What does the future of Intellectual Property look like?

Ideas. They are the driving force behind everything that we do as human beings. An idea can spark positives and negatives , world wars and war peace. Massive weapons of war, or cures for the most hideous of diseases. But, behind all these things is one thing: an idea. A human has an idea on how to improve their life, and suddenly, an invention is created. This invention is then produced by said person, and made available to the public. Later down the line, someone else has an idea on how to improve the item, and the product is made better for the public. This is the normal train of events that passes. However, what would happen if no one wanted to act on that idea that they had? The process would collapse. That is where the term Intellectual property comes in, and Ventureoutsource recently did an interview with Dr. Kamil Idris on his thoughts on intellectual property, and the challenges that it faces today.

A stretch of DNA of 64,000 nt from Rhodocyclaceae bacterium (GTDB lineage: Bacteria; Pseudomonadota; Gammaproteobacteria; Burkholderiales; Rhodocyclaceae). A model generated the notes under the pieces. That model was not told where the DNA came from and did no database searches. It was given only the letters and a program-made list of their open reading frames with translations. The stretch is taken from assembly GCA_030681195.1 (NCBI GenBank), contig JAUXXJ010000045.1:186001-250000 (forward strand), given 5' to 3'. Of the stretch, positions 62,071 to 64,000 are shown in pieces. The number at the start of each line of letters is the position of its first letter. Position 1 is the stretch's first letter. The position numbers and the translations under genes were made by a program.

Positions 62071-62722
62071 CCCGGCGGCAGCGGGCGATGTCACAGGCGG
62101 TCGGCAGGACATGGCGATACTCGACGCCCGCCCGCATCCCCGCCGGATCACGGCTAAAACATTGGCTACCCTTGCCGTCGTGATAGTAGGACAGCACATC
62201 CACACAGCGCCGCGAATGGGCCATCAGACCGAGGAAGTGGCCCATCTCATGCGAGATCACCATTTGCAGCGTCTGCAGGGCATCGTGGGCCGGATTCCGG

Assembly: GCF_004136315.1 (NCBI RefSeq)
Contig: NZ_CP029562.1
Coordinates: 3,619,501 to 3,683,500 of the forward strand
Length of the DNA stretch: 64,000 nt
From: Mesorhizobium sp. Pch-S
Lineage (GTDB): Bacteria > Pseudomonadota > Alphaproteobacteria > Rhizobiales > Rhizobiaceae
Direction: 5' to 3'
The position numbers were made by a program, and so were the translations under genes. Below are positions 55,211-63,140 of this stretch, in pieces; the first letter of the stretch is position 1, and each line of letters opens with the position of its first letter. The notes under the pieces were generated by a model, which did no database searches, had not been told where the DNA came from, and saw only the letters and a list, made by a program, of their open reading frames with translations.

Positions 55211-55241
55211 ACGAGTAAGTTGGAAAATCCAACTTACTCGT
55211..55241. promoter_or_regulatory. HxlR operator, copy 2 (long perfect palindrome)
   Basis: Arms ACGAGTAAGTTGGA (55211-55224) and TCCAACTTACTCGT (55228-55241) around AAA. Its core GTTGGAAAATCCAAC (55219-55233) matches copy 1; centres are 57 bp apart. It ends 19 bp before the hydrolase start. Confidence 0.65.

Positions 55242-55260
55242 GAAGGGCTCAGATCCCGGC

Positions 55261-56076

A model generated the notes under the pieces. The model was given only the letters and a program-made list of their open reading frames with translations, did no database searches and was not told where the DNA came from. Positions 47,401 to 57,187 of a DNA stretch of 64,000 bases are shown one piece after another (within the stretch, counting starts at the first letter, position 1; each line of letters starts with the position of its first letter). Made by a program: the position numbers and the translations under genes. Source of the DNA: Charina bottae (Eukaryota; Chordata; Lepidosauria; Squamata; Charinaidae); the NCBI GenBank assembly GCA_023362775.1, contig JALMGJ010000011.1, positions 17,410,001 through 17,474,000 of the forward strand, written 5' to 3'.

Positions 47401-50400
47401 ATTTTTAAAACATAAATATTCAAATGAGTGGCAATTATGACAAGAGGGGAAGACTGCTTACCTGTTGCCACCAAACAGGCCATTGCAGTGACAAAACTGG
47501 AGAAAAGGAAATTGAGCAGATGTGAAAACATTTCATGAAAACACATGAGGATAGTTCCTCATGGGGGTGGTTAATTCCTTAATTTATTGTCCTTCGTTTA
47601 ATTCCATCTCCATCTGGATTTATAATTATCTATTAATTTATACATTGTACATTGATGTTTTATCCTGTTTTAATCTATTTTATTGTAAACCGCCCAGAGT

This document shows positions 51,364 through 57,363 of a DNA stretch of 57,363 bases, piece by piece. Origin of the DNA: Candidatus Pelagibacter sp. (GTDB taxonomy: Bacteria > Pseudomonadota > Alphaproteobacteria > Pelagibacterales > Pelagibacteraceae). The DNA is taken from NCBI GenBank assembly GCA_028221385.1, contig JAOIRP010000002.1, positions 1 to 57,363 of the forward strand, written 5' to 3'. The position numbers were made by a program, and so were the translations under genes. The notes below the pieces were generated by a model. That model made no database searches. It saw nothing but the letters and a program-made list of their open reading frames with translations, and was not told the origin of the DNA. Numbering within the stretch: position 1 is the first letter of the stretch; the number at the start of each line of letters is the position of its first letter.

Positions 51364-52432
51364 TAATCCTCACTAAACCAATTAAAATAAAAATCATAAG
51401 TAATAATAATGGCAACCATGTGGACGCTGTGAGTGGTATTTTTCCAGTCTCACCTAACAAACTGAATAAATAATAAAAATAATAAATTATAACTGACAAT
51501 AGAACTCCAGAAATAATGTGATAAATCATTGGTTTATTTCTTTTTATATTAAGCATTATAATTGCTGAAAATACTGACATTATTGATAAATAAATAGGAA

Dr. Idris is a world renowned expert on international law, specializing in patent law and intellectual property and the rights that those with IP have. He has written many books on the subjects, and has honorary doctorates in over a dozen universities across the world, on top of his actual PhD from University of Geneva in Switzerland. In the interview, Venturesource asks him about globalization’s impact on IP. Dr. Idris states that it has been good and bad. On the positive side, globalization and digitization of intellectual property allows businesses to find new products or means of production for the to produce or use in production. Millions of these options are available with a simple typing of a keyword and scrolling through the results. On the negative side, globalization and digitalization IP has made it significantly easier to steal. Many movies have suffered under the oppression of pirated and bootlegged copies, along with music. On top of this, knockoff items and products are produced everyday in an effort to create cheaper versions.

Dr. Idris also gives us a glimpse into the future of international IP and its impact on the global economy. The TRIPs agreement is an effort by a conglomerate of governments and businesses to fully regulate and standardize the laws that govern IP on a global scale, making it the same for all countries. Dr. Idris states that this will most likely prove to be fruitless, though many countries, especially quick developing ones, find themselves using these laws as a framework for their own laws.